Distance Learning Opportunities Expanded in Rural Utah with Two USDA Grants

Pete CodellaBroadband

USDA distance learningU.S. Department of Agriculture Rural Development State Director Dave Conine announced USDA is investing $339,480 in two Utah projects to expand distance learning opportunities in rural parts of the state.

“Utah’s rural residents deserve the same access to quality education as those in urban areas,” Conine said. “One rapidly growing way to reach them is through distance learning technologies. These grants will help expand those technologies to the far corners of our state and improve our overall educational advancement.”

The grants are being provided through USDA Rural Development’s Distance Learning and Telemedicine (DLT) program. They may be used to purchase equipment to provide educational and telemedicine services to rural communities.

One of the recipients, the San Juan Foundation in Blanding, is receiving a $86,739 grant for interactive video teleconferencing and audio-visual equipment to be installed in 4 foundation-owned Family Learning Centers where broadband distance learning opportunities did not previously exist. This project will offer pre-kindergarten, K-12, post-secondary, and adult education curricula at each Family Learning Center.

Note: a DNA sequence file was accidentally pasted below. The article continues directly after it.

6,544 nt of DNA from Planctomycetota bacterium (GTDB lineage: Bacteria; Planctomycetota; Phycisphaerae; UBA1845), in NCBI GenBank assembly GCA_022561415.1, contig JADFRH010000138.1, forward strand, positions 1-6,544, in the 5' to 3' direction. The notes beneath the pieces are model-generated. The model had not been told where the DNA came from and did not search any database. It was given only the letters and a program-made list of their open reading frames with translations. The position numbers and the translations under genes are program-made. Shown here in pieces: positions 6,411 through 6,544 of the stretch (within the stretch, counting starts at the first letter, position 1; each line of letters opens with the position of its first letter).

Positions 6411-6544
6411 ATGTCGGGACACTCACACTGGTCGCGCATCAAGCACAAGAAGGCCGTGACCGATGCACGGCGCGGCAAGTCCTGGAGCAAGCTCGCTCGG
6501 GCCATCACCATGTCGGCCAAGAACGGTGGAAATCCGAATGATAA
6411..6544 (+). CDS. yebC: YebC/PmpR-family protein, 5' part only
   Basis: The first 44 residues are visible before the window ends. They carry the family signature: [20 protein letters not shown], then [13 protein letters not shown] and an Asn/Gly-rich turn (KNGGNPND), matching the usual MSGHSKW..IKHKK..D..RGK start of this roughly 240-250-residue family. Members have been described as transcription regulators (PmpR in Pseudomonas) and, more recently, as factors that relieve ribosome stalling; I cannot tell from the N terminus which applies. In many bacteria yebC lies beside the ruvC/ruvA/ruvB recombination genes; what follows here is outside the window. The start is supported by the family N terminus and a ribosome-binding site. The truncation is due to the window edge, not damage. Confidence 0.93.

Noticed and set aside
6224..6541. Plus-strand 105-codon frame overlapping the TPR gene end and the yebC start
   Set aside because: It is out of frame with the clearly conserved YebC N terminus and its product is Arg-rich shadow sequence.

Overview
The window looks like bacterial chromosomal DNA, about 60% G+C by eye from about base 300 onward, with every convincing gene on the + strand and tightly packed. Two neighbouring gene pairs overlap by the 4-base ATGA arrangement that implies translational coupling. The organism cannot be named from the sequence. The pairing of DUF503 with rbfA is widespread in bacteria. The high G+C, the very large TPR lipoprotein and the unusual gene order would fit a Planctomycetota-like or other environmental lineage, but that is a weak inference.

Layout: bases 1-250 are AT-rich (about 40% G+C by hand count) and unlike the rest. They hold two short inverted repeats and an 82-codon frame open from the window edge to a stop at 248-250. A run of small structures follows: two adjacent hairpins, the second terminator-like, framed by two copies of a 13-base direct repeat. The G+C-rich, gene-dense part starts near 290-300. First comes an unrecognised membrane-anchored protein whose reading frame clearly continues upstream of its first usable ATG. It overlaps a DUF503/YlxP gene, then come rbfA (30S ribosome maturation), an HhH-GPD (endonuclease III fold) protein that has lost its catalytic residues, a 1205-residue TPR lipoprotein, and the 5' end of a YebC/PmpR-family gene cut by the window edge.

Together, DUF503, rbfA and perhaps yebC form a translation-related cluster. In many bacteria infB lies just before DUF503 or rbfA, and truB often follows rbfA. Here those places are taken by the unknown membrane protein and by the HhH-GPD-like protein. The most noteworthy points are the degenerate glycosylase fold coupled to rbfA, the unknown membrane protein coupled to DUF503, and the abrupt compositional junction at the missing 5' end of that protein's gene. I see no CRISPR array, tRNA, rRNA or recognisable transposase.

Blanding has recently been named one of ten rural and tribal communities from across the country that is participating in a new Rural Integration Models for Parents and Children to Thrive (IMPACT) Demonstration. The U.S. Department of Health and Human Services is administering the Demonstration, which is aimed at  helping communities adopt a comprehensive, whole-family framework for addressing child poverty, such as through facilitating physical colocation of services, universal “no wrong door” intake, referral networks, shared measurement systems, and use of technology to deliver services. The San Juan Foundation submitted a letter of interest to participate.

Utah State University is also receiving a DLT grant of $252,741 to further distance learning efforts by expanding in the southeast portion of the project’s service area. Members of the Navajo Nation (Montezuma Creek) will also be able to take college courses that lead to advanced degrees.  The project will benefit 9 counties.

Funding of each award announced today is contingent upon the recipient meeting the terms of the grant agreement.

Since 2009, USDA has provided more than $213 million in loans and grants for 634 distance learning and telemedicine projects in rural areas nationwide.